Pieced Backs

Not too long ago, Frances asked, in one of her podcast episodes, about making pieced backs and whether there was a tutorial.

I didn’t look for one, but I knew I had a back to make soon (for the Stepping Stones), so I thought about taking the opportunity to make a tutorial.

As I have mentioned in the past, once the top is finished, I am done with the project and want to move on. I love piecing. The other parts, such as making the back, making the binding and label, quilting are all dull for me. However, I have found that the Finishing Fairy does not visit my house and I have to do my own finishing or finish by checkbook.

My first step was figuring out how I make the pieced back. The basic premise is easy: sew pieces of fabric together until you have a piece large enough to accommodate the quilt.

What I realized is that it isn’t quite as easy as a step 1, step 2, etc tutorial. I sew bits and pieces together as I am making the quilt that end up larger when I am ready to sew the back together. You aren’t going to have the same size pieces as I have. So, this will be more like a guide rather than a tutorial.

I am a firm believer in not buying new fabric just for the back. Yes, it would be easier, but I have a lot of fabric and I might as well use it. I try to use the largest pieces possible as well as the pieces I have sewn together while making the quilt.

The first thing I do is make a label. I make my labels using a word processing program (Google Docs would work just fine) and then I print the piece out on paper backed fabric. I have also used the stitch letters on my sewing machine to write out a label.

The label will be sewn into the back, so as soon as I peel the fabric off the paper I start sewing. Know your paper backed fabric  and ink so that you know whether the ink will wash out immediately, over time, or not at all. I use fabric backed paper from Dharma Trading Company and my regular ink jet printer.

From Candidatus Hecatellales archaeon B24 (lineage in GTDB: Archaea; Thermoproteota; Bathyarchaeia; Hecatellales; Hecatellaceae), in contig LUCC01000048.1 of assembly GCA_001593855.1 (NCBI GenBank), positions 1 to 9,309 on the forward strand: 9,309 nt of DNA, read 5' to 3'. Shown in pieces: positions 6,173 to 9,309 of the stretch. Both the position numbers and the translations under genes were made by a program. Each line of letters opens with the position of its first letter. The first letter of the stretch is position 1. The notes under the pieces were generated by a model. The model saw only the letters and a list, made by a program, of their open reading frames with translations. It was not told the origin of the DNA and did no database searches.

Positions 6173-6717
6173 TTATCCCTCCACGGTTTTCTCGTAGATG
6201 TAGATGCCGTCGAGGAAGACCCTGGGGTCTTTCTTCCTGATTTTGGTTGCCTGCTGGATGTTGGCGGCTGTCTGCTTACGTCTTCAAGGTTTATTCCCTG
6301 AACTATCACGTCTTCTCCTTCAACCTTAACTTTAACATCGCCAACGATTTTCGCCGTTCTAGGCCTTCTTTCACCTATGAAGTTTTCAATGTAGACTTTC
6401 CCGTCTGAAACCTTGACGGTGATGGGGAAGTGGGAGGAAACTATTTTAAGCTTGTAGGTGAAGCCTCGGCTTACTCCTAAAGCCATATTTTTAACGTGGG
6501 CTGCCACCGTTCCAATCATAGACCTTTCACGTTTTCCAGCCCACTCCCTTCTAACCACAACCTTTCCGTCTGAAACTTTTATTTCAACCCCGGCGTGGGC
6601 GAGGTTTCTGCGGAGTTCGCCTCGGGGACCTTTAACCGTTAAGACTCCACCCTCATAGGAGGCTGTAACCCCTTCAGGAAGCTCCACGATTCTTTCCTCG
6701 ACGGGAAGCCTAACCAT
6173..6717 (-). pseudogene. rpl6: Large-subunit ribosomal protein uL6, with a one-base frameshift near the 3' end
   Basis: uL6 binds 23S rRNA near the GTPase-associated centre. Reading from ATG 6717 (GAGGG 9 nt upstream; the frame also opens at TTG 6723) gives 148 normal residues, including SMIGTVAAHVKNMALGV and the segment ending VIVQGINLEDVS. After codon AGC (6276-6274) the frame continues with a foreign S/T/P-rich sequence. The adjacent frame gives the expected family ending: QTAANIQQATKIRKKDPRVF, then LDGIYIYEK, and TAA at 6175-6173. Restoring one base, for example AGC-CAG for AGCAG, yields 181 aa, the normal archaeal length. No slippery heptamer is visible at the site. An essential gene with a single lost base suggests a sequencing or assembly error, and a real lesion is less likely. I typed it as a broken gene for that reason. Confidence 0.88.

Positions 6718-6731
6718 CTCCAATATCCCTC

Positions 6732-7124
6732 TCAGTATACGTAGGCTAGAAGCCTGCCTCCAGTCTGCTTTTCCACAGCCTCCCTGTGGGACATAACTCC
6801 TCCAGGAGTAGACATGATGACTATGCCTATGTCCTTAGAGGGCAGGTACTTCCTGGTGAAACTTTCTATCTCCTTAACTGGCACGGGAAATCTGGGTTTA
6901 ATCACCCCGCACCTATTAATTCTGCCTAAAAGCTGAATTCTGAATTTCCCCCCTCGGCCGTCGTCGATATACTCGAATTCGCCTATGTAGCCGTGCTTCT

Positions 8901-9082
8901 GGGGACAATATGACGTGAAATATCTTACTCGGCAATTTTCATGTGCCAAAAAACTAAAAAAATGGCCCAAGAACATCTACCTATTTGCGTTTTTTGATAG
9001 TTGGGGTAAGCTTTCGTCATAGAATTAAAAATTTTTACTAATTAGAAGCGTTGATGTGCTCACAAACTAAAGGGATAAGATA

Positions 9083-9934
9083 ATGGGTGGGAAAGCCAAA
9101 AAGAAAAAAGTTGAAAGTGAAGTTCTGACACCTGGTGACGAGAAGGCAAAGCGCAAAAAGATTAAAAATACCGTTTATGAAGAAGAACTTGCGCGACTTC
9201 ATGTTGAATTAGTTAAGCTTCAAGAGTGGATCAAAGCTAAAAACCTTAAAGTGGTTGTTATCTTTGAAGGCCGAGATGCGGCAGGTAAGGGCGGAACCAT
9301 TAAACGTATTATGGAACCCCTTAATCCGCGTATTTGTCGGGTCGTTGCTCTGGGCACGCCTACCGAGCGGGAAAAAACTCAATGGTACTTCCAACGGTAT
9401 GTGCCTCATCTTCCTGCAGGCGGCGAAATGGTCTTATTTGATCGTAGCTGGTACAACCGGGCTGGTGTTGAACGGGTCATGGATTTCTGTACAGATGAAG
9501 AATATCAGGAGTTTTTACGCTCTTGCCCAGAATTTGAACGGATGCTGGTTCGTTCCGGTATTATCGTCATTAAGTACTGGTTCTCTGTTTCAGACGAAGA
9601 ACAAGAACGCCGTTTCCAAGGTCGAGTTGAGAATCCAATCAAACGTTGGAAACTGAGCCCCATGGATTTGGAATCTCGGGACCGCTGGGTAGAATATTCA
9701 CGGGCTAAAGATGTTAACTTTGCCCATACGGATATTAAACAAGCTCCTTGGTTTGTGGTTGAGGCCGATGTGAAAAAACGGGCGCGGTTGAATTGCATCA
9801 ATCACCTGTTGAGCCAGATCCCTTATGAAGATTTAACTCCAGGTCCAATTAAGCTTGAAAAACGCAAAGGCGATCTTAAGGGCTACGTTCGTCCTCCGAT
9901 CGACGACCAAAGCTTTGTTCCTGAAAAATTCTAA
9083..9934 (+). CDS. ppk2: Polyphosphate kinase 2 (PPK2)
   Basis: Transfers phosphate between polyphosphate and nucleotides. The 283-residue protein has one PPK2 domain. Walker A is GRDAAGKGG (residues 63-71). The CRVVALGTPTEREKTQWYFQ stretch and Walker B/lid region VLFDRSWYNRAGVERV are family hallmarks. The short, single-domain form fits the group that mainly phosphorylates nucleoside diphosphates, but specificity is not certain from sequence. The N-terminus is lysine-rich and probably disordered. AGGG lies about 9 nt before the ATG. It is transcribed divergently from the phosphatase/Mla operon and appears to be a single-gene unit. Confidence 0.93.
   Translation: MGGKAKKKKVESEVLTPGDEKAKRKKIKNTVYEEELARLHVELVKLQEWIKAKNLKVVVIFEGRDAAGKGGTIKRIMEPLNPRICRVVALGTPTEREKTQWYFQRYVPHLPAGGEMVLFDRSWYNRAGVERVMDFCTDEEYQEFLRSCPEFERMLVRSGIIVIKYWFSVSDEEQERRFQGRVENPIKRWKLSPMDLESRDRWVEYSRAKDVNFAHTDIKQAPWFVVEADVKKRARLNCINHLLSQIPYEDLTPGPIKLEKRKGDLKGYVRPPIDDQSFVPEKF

Tip #1: larger pieces make the back go together faster

When I made the back for FOTY 2010, I purposefully used really large pieces. That was the best back experience of my life, because it went together really fast. I suggest you start out this way with pieced backs so you don’t lose your mind. This is your fair warning!

Tip #2: As with blocks, sew from smallest to largest.

I start with the label and surround it with fabric until I have about 1.5′ from the right hand side of the back and about the same from the bottom.

I sew the label into the back so if a quilt is stolen, the label cannot be ripped off without ripping out the quilting.

Tip #3: Plan to leave extra fabric around the edge if you want to longarm. 4″ on all sides is usually sufficient.

Once I have one corner completed, I sew across the bottom of the quilt back until I have a piece the desired width. I make the width generous as I don’t want to go back when I think I am finished and have to sew on a strip to a long edge.

Tip #4: Coordinate your backing fabric with the fabric pieced into the front.

I use fabric that will coordinate with the front, though it isn’t necessarily the same fabric. If I have a lot of leftovers that I don’t think I will use in another quilt, such as in Stepping Stones, then I will use the leftovers for the back.

Tip #5: Leaders and enders techniques make the process of sewing the back go faster.

Where possible I will sew smaller pieces/shards (not schnibbles! I am not advocating doing something that will send you to an insane asylum) of fabric together using Bonnie Hunter’s leaders and enders technique. Now, I have not taken a class from her, so visit Quiltville, Bonnie’s blog or buy her books to learn her methods. My idea is that I put pieces/shards through the machine after the regular pieces for my top so I can get those to ironing board for pressing faster (discussed previously in this post). Also, this alleviates the need to put a scrap piece of fabric through the machine to keep your feed dogs from eating your triangle corners. Finally, it minimizes scraps added to the scrap pile.